Wednesday 21 February 2018

Video: Syria 'spinning out of control' as suicide bomb kills Assad’s brother-in-law

Syria's Deputy Prime Minister and Defence Minister Dawoud Rajha was killed by a bomb which exploded during a meeting of ministers and security officials at a national security building in Damascus
Syria's Deputy Prime Minister and Defence Minister Dawoud Rajha was killed by a bomb which exploded during a meeting of ministers and security officials at a national security building in Damascus
Assef Shawkat, brother-in-law of Syrian President Bashar al-Assad. He was also killed in the blast
Tanks on the streets of Damascus
Tanks on the streets of Damascus

Alan Martin

A suicide bombing killed members of President Bashar al-Assad's inner circle in Syria today, sparking calls for tougher UN action amid US warnings the country was "spinning out of control".

The attack that killed Syria's defence minister and Assad's brother-in-law will weaken morale and might accelerate high-level defections, but does not signal the president's imminent downfall, analysts said.

US Defence Secretary Leon Panetta said the situation in Syria appeared to be "spinning out of control," as he renewed calls for increased global pressure on Assad to step down.

British Foreign Secretary William Hague condemned the suicide attack, and said it "confirms the urgent need for a Chapter 7 resolution of the UN Security Council on Syria".

Chapter 7 allows the 15-member council to authorise actions ranging from diplomatic and economic sanctions to military intervention.

"The situation in Syria is clearly deteriorating. All the members of the U.N. Security Council have a responsibility to put their weight behind the enforcement of Joint Special Envoy Kofi Annan's plan to end the violence," Hague said.

State TV said President Assad's brother-in-law, Assef Shawkat, and Gen Dawoud Rajha, the defence minister were victims of a blast during a high-level security meeting. The Interior minister was also injured.

General Shawkat was the deputy defence minister and was among the most feared figures in Assad's inner circle. He was married to Assad's elder sister, Bushra.

German Chancellor Angela Merkel said the bombing "shows us that it is high time to ratify the next U.N. resolution."

French Foreign Minister Laurent Fabius said Paris would push for the resolution. "Given this degree of violence, it means that it is necessary and urgent to find a political transition that allows the Syrian people to have a government that expresses its aspirations."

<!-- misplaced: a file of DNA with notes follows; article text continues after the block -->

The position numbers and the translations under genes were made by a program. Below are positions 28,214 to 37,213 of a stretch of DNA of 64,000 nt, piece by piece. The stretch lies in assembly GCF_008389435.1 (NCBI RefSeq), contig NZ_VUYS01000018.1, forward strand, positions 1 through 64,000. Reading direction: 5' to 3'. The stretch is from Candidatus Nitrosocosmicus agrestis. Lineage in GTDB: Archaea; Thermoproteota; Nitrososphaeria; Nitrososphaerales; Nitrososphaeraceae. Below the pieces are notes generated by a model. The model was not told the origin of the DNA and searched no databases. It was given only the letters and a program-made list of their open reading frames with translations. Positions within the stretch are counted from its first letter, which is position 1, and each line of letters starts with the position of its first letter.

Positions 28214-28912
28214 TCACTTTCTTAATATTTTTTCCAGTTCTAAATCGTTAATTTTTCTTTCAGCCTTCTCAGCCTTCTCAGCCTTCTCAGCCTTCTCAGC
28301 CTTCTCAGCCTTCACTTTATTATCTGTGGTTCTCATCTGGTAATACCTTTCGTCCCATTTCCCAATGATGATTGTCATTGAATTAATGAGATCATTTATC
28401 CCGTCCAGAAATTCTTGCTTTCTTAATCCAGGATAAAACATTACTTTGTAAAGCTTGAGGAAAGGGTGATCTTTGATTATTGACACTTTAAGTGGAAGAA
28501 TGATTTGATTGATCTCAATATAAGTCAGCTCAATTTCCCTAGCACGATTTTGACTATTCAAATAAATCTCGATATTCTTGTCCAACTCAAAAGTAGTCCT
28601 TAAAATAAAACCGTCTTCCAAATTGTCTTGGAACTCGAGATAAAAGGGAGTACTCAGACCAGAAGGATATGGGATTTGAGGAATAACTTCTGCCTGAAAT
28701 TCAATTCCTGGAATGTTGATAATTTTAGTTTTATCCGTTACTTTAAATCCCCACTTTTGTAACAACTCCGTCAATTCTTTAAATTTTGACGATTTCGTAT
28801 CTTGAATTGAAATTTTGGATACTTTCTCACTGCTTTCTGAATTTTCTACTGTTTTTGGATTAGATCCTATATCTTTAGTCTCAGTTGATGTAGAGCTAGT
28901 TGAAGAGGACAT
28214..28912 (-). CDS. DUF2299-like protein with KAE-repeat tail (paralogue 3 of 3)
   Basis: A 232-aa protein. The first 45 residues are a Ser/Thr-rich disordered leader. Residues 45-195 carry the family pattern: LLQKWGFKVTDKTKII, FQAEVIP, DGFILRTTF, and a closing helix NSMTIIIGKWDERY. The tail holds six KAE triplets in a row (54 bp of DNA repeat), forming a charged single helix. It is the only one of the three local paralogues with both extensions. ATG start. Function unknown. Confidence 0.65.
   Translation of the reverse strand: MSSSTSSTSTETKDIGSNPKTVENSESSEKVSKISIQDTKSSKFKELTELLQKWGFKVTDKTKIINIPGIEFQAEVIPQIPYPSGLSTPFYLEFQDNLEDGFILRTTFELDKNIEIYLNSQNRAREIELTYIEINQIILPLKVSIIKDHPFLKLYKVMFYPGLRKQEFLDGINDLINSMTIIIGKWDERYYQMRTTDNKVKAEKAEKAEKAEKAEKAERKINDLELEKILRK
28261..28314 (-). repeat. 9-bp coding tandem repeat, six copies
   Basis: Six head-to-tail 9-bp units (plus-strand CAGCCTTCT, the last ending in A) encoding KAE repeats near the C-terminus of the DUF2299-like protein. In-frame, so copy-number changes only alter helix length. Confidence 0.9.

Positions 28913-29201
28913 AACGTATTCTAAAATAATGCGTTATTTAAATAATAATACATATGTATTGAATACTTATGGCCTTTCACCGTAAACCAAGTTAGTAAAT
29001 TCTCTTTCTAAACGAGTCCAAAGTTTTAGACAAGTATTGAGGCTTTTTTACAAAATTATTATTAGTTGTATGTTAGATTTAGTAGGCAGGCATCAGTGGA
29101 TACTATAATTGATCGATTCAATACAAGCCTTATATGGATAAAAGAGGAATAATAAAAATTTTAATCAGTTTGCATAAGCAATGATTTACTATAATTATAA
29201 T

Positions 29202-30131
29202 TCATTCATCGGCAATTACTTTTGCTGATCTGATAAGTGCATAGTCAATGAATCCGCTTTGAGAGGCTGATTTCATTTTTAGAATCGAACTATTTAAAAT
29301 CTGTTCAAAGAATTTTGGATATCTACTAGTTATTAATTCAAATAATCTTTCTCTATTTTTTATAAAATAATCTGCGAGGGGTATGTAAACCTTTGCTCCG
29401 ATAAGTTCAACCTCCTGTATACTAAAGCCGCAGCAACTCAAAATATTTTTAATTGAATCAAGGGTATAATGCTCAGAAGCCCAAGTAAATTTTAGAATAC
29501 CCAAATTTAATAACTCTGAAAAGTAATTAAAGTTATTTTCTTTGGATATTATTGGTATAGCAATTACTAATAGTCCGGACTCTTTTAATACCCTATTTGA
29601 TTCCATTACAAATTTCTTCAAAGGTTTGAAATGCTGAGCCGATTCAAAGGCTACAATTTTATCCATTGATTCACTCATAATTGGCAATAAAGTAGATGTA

But, with four straight days of fighting in Damascus - some within sight of the presidential palace today - Moscow said the draft resolution would worsen the violence.

"A decisive battle is under way in Syria," Foreign Minister Sergei Lavrov said. "It is a dead end policy to support the opposition. Assad will not go on his own and our Western partners don't know what to do about that."

Analyst Gala Riani said the suicide bombing was "in some ways the most successful direct attack on the regime we've had so far."

"I think the next few days are going to be crucial in signalling where the conflict goes from here," said Riani, a Middle East analyst at the Control Risks consultancy.

"At the very least, we can expect the situation to continue to deteriorate. But I think it will take more than this to take the Assad regime down."

The brazen attack at a meeting of top security officials and ministers in the heart of Damascus will send a message to the top of the Syrian government that they are vulnerable.

"It sends a stark message that individual ministers are not safe and is likely to accelerate the erosion of the regime's support base," said Anthony Skinner, head of Middle East consultancy Maplecroft.

The bombing, claimed by the Free Syrian Army (FSA) and also by Islamist group Liwa al-Islam, does not alter the fact that the rebels remain hugely outgunned by Assad's forces.

"These are very significant developments, but I believe the offensive will be repelled," Skinner said. "Psychologically, though, this will likely give the FSA a significant boost and may also precipitate more defections at a senior level."


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